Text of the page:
- Status Report
- Nov 20, 2023
Letter from Rep. Rohrabacher to NASA OET AA Creedon regarding Alternate Access to Station funding
Congress of the United States
House of Representatives
March 14, 2003
Dr. Jeremiah Creedon
Associate Administrator for Aerospace Technology
National Aeronautics and Space administration
Dear. Dr. Creedon:
In my letter of November 15, 2002, to Administrator O’Keefe endorsing the President’s FY2003 budget amendment restructuring NASA’s Integrated Space Transportation Plan I stated that:
“I also believe NASA should continue its efforts in the Space Launch Initiative that enables procurement of commercial services for Space Station cargo and logistics missions.”
By this of course, I was referring to the SLI-contained Alternate Access to Station (AAS) program. As you may know, I have long championed this effort to use the creativity of American entrepreneurs to help satisfy the important national requirement of complementary cargo delivery to the International Space Station. My NASA Authorization Act of 2000 specifically endorsed the establishment of the Alternate Access program and recent Appropriations reports have given AAS strong bipartisan support.
However, I have been concerned for some time about NASA’s apparent inability to quickly and effectively implement AAS to achieve it stated goals. In particular I was puzzled by NASA’s apparent use of the vast majority of funds appropriated for AAS over the past three years on “new technology” projects instead of enabling commercial ISS logistics services as soon as possible. These worries were the source of my subcommittee staff’s ongoing questions to you and your staff about AAS ever since the ISTP restructuring.
I now understand that there has been some unfortunate confusion over what goals our staffs were discussing over the recent months. Therefore I am sending you this letter to make my agenda on this matter clear.
- I believe it was misguided for NASA to decide last fall to terminate AAS just as the program was finally building momentum to produce valuable results for the International Space Station.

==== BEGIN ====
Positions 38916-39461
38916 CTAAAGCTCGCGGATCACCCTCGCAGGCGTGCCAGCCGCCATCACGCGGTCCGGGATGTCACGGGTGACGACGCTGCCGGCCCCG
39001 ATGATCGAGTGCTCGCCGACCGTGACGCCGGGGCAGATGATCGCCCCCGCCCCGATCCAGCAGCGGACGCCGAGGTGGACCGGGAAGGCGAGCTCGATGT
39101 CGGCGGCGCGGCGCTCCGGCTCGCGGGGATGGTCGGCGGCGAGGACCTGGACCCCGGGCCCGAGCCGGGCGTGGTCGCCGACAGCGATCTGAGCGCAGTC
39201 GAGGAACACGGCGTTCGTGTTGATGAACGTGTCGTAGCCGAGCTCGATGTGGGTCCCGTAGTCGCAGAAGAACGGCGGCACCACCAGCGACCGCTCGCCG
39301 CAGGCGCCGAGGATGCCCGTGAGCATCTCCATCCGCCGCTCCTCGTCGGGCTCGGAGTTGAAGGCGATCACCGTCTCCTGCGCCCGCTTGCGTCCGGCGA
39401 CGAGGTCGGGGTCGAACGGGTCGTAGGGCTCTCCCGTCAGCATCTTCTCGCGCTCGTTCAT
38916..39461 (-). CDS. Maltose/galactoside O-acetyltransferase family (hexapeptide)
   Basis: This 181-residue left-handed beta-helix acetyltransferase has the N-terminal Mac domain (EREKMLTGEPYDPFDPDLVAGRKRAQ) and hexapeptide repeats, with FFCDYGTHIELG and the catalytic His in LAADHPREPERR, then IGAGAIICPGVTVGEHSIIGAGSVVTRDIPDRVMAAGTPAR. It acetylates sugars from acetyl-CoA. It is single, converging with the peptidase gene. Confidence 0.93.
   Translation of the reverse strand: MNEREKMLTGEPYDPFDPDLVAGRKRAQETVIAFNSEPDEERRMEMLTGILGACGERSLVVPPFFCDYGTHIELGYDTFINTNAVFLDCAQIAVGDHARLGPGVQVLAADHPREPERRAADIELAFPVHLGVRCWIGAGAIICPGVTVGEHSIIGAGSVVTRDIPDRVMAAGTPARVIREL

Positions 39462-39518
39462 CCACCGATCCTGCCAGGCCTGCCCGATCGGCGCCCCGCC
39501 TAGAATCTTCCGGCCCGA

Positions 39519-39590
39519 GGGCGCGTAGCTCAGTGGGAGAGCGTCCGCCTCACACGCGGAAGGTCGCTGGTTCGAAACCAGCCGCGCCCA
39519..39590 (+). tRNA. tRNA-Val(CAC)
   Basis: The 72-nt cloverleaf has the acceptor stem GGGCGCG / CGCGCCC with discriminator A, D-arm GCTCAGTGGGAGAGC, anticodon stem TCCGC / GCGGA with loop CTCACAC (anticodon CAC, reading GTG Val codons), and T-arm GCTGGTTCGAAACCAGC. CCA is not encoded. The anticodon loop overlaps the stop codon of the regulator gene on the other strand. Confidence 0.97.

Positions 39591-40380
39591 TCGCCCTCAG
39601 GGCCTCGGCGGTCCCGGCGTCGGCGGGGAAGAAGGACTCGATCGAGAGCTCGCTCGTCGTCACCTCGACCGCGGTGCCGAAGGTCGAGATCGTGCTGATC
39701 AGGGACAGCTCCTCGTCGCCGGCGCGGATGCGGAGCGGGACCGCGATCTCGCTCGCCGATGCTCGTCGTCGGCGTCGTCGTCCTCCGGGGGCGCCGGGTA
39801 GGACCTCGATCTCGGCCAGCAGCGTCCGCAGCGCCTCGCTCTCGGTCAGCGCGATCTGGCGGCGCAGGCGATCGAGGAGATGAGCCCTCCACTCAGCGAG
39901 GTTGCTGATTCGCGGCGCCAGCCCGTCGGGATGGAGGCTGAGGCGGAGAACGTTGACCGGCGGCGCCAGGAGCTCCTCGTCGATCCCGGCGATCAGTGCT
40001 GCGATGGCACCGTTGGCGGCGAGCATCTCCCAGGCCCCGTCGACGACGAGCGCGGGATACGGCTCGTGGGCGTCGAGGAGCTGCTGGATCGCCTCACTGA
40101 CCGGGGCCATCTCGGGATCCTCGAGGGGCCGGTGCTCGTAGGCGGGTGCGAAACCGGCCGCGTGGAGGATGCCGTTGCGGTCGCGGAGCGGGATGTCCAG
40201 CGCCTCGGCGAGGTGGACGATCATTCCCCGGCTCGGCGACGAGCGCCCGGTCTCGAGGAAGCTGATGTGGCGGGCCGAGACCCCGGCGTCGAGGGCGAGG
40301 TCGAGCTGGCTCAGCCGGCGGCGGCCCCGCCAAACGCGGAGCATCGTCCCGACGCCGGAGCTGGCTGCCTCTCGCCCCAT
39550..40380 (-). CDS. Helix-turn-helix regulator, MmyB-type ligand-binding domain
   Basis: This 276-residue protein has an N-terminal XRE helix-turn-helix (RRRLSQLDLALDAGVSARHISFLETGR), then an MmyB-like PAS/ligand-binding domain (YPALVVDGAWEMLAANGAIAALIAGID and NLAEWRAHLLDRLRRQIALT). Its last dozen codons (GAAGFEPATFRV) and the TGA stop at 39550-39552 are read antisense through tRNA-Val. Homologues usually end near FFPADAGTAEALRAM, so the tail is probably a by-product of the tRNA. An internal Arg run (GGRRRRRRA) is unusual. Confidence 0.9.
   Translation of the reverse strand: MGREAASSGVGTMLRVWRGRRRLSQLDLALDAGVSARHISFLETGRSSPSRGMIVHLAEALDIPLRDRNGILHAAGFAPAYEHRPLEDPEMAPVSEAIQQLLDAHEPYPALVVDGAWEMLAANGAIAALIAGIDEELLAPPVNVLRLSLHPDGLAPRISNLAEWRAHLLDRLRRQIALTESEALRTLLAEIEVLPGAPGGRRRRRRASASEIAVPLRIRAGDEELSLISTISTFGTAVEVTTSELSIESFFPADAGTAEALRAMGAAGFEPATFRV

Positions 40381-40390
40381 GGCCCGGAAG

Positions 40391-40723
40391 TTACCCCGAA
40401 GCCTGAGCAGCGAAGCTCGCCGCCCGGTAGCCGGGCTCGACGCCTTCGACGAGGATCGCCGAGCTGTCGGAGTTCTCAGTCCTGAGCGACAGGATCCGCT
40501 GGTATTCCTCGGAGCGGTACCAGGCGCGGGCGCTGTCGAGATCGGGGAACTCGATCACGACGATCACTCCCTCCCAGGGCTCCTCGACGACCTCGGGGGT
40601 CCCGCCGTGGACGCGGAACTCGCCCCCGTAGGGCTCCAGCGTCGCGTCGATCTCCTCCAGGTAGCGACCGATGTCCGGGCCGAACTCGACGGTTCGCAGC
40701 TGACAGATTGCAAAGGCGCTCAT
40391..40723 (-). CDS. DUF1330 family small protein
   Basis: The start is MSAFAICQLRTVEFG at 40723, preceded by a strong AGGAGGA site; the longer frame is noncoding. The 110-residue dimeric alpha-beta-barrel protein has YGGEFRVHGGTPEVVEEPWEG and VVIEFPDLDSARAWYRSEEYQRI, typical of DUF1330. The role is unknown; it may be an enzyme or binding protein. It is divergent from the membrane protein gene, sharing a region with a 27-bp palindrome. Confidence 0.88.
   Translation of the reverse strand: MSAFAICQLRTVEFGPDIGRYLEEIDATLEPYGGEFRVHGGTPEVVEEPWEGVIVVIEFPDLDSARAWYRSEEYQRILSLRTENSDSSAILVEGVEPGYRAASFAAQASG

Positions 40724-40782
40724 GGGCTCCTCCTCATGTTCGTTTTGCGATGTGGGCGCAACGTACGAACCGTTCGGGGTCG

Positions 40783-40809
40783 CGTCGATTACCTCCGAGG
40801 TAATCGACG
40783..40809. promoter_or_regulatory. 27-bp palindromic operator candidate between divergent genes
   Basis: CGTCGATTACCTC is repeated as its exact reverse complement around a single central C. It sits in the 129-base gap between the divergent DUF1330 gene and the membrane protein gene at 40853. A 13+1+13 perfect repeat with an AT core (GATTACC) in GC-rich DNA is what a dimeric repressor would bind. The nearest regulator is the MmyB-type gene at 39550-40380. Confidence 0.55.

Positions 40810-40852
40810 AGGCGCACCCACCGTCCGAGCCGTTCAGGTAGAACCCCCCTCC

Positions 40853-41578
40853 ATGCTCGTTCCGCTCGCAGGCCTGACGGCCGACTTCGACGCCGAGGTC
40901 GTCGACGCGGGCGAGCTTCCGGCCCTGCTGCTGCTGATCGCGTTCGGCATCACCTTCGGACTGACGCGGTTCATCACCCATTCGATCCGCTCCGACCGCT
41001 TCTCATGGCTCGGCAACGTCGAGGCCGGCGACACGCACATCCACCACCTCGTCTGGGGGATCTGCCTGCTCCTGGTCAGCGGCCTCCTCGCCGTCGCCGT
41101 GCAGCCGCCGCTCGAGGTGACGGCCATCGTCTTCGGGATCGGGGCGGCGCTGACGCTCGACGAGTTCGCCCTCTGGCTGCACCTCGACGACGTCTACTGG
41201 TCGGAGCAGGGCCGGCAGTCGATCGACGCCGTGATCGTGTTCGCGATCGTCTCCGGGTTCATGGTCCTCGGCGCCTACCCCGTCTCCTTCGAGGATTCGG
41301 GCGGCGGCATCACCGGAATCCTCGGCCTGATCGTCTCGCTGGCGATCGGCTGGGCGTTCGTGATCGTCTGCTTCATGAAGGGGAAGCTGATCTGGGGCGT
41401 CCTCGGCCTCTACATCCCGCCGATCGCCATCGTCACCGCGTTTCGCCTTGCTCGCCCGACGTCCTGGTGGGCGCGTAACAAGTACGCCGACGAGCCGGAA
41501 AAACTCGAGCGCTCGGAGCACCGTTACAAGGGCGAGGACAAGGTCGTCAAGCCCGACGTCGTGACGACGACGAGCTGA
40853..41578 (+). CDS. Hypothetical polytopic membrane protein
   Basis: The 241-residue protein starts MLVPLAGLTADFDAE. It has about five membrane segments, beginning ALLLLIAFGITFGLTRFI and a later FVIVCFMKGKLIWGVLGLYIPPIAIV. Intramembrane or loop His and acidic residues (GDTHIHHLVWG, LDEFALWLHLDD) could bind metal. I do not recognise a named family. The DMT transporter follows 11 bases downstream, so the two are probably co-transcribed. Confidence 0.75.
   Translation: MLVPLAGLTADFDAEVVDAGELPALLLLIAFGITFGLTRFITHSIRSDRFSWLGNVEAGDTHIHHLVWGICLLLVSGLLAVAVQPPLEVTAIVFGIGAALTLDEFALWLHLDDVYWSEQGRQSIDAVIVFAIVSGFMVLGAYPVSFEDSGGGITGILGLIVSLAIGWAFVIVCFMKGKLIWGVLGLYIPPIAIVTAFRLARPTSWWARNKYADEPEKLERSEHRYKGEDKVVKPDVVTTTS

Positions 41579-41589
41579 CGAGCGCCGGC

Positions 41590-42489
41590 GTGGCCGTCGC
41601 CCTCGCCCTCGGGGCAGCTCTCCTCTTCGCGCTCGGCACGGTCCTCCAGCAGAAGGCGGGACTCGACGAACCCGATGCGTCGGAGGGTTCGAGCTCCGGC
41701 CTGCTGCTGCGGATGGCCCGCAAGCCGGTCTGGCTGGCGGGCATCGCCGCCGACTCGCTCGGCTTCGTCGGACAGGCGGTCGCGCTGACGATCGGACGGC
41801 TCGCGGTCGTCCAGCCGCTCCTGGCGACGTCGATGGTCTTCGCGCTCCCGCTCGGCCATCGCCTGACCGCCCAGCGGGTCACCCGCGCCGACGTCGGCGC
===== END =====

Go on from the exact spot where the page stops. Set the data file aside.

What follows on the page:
- Furthermore, I believe that the Columbia tragedy and the resultant partial destaffing of ISS make this decision look shortsighted at best. Certainly the agency has robbed itself of an important response to my Ranking Member’s repeated and appropriate calls for an ISS operations contingency plan.
- AAS is still an ongoing activity and I suspect that NASA has probably not already reprogrammed and obligated the $62.7 million originally requested for AAS in FY2003. Furthermore, I have yet to see an Operating Plan reflecting a change in the program. Therefore, I believe that you have it within your authority to accelerate the development of – rather than preclude – promising near-term AAS concepts.
- Finally, I look forward to seeing your specific plan of action to address my concerns before the upcoming April 2, 2003 learning on the Orbital Space Plane so that I can assure you of my continued proactive support on that project.
Sir, no one cheered louder than I when you came to D.C. last summer to replace Mr. Venneri, but I am concerned that NASA may repeat errors made under his watch. Please be confident that I stand ready to work with you to successfully implement a focused and expedited AAS program and a focused and expedited OSP initiative. Feel free to contact Ruben Van Mitchell or myself if you have any further questions on this matter.
Member of Congress